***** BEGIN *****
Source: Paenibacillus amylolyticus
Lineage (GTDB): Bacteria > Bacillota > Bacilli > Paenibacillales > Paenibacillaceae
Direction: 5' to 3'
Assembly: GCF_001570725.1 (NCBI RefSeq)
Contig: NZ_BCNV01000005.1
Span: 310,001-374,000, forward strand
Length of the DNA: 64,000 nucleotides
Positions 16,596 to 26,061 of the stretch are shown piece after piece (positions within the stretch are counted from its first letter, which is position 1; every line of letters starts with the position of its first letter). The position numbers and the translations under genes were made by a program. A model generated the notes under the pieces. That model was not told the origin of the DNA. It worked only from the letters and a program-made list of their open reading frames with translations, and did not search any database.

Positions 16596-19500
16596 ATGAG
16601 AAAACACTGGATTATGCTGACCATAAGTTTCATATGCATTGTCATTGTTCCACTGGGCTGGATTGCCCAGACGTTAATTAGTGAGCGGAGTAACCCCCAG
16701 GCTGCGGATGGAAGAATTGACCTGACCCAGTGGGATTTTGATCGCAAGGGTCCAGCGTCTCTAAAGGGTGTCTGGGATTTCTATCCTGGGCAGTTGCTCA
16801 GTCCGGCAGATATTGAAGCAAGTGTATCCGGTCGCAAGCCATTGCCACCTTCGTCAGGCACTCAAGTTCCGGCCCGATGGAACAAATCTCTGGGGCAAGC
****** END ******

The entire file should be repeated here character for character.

Source: Paenibacillus amylolyticus
Lineage (GTDB): Bacteria > Bacillota > Bacilli > Paenibacillales > Paenibacillaceae
Direction: 5' to 3'
Assembly: GCF_001570725.1 (NCBI RefSeq)
Contig: NZ_BCNV01000005.1
Span: 310,001-374,000, forward strand
Length of the DNA: 64,000 nucleotides
Positions 16,596 to 26,061 of the stretch are shown piece after piece (positions within the stretch are counted from its first letter, which is position 1; every line of letters starts with the position of its first letter). The position numbers and the translations under genes were made by a program. A model generated the notes under the pieces. That model was not told the origin of the DNA. It worked only from the letters and a program-made list of their open reading frames with translations, and did not search any database.

Positions 16596-19500
16596 ATGAG
16601 AAAACACTGGATTATGCTGACCATAAGTTTCATATGCATTGTCATTGTTCCACTGGGCTGGATTGCCCAGACGTTAATTAGTGAGCGGAGTAACCCCCAG
16701 GCTGCGGATGGAAGAATTGACCTGACCCAGTGGGATTTTGATCGCAAGGGTCCAGCGTCTCTAAAGGGTGTCTGGGATTTCTATCCTGGGCAGTTGCTCA
16801 GTCCGGCAGATATTGAAGCAAGTGTATCCGGTCGCAAGCCATTGCCACCTTCGTCAGGCACTCAAGTTCCGGCCCGATGGAACAAATCTCTGGGGCAAGC